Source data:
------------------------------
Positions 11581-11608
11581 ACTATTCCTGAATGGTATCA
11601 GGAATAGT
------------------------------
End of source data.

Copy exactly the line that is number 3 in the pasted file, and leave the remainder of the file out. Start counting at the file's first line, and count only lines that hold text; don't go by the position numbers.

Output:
11601 GGAATAGT